Around the world more than a billion people lack access to electricity or other forms of energy for cooking, heating and lighting. For those displaced from their homes access to energy can be particularly difficult. For the past three years, we have been working to bring about a better understanding of energy needs of displaced populations in three refugee camps in Rwanda. In July 2019, we commissioned the humanitarian photographer Edoardo Santangelo, to video document the impact of the HEED energy interventions on everyday lives. In documenting the impact of the HEED project on refugees in Rwanda and internally displaced people in Nepal, these videos give insight into the relationship between energy poverty and technologies in the displaced context.
About the videos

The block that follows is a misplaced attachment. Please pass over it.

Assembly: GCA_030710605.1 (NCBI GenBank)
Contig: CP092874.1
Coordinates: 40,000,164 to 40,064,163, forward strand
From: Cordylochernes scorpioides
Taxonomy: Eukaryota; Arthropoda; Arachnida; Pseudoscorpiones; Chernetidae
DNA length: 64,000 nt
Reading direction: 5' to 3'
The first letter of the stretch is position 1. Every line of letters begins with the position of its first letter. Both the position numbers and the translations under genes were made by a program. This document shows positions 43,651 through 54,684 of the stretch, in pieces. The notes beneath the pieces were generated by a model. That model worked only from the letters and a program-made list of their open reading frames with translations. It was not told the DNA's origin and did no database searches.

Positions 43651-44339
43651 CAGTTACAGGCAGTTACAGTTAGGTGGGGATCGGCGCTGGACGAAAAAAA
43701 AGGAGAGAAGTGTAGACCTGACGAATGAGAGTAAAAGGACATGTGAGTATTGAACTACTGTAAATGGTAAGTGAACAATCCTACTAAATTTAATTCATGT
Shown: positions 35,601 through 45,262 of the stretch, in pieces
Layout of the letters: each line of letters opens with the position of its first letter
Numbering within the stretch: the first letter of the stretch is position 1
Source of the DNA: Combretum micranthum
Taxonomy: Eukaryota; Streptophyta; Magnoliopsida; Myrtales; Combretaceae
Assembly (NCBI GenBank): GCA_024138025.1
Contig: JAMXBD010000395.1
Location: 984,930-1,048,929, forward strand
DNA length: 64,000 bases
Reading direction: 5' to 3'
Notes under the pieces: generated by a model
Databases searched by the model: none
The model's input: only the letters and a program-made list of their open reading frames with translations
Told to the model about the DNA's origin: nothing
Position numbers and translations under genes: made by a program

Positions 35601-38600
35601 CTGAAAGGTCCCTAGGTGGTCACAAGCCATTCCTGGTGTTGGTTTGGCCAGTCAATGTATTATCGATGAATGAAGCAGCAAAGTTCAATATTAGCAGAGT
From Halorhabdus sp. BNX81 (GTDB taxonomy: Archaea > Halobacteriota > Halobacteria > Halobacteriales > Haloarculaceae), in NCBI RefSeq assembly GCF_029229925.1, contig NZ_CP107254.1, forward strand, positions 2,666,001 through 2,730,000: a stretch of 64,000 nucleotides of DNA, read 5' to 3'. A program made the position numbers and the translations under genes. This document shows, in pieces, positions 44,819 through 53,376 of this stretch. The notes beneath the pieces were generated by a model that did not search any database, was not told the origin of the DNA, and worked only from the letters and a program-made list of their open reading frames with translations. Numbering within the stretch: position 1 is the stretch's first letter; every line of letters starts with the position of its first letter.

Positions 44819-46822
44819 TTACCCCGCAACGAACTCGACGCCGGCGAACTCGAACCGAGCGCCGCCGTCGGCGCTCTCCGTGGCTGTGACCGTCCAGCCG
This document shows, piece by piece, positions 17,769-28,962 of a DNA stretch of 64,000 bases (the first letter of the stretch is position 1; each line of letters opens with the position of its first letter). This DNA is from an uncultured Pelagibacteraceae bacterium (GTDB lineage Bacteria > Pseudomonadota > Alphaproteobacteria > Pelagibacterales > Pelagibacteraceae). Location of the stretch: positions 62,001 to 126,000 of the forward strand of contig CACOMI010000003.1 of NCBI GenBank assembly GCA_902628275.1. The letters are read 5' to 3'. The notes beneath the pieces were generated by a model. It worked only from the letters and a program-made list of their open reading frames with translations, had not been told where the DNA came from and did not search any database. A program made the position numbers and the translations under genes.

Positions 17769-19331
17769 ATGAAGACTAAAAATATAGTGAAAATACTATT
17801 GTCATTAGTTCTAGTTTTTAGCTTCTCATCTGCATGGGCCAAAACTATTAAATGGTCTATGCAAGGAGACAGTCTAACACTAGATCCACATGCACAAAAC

In Nyabiheke camp the refugees are mainly Congolese, with many having spent their whole lives in Rwanda. In co-designing energy interventions with refugee communities, HEED sought to provide solutions that embedded self-determination and self-reliance into existing and new structures. Working with the community, HEED installed renewable solar energy technologies: solar power lanterns and one standalone solar system supplying electricity for a community hall. These systems were produced so that the interventions could potentially respond to the future needs and aspirations of refugees as well as current demands. By encouraging practices that see greater equity, autonomy and dignity for refugee communities, HEED’s interventions are transformative for some of the residents in the camp.
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